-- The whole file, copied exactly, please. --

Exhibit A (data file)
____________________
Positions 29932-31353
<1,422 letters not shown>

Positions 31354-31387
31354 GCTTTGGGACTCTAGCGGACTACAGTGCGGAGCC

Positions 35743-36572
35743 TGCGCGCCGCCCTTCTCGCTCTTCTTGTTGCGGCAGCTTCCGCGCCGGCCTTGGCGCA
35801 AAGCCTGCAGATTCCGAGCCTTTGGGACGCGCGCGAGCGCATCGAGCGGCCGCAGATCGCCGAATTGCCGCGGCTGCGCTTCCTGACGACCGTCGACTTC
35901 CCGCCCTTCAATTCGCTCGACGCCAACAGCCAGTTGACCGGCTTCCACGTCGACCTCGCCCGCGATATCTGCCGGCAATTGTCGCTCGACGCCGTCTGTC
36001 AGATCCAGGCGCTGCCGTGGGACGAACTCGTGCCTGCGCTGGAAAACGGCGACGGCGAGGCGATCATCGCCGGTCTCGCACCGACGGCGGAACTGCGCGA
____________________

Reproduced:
Positions 29932-31353
<1,422 letters not shown>

Positions 31354-31387
31354 GCTTTGGGACTCTAGCGGACTACAGTGCGGAGCC

Positions 35743-36572
35743 TGCGCGCCGCCCTTCTCGCTCTTCTTGTTGCGGCAGCTTCCGCGCCGGCCTTGGCGCA
35801 AAGCCTGCAGATTCCGAGCCTTTGGGACGCGCGCGAGCGCATCGAGCGGCCGCAGATCGCCGAATTGCCGCGGCTGCGCTTCCTGACGACCGTCGACTTC
35901 CCGCCCTTCAATTCGCTCGACGCCAACAGCCAGTTGACCGGCTTCCACGTCGACCTCGCCCGCGATATCTGCCGGCAATTGTCGCTCGACGCCGTCTGTC
36001 AGATCCAGGCGCTGCCGTGGGACGAACTCGTGCCTGCGCTGGAAAACGGCGACGGCGAGGCGATCATCGCCGGTCTCGCACCGACGGCGGAACTGCGCGA